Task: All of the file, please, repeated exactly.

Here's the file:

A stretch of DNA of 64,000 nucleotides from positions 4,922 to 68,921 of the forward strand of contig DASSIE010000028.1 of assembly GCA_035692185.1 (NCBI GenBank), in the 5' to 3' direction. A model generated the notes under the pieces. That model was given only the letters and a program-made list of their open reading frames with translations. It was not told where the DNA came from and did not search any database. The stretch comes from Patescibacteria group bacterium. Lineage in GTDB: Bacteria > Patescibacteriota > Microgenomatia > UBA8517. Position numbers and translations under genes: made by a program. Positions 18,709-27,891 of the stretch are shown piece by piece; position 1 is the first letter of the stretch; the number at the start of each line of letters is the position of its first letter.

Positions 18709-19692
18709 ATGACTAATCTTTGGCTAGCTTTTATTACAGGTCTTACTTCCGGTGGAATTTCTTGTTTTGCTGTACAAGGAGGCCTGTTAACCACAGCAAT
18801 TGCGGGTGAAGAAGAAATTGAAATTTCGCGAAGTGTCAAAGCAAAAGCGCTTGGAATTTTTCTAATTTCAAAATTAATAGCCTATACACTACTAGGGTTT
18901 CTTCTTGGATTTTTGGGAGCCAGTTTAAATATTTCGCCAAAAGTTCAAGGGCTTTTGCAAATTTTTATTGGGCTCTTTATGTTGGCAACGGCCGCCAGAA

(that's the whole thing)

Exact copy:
A stretch of DNA of 64,000 nucleotides from positions 4,922 to 68,921 of the forward strand of contig DASSIE010000028.1 of assembly GCA_035692185.1 (NCBI GenBank), in the 5' to 3' direction. A model generated the notes under the pieces. That model was given only the letters and a program-made list of their open reading frames with translations. It was not told where the DNA came from and did not search any database. The stretch comes from Patescibacteria group bacterium. Lineage in GTDB: Bacteria > Patescibacteriota > Microgenomatia > UBA8517. Position numbers and translations under genes: made by a program. Positions 18,709-27,891 of the stretch are shown piece by piece; position 1 is the first letter of the stretch; the number at the start of each line of letters is the position of its first letter.

Positions 18709-19692
18709 ATGACTAATCTTTGGCTAGCTTTTATTACAGGTCTTACTTCCGGTGGAATTTCTTGTTTTGCTGTACAAGGAGGCCTGTTAACCACAGCAAT
18801 TGCGGGTGAAGAAGAAATTGAAATTTCGCGAAGTGTCAAAGCAAAAGCGCTTGGAATTTTTCTAATTTCAAAATTAATAGCCTATACACTACTAGGGTTT
18901 CTTCTTGGATTTTTGGGAGCCAGTTTAAATATTTCGCCAAAAGTTCAAGGGCTTTTGCAAATTTTTATTGGGCTCTTTATGTTGGCAACGGCCGCCAGAA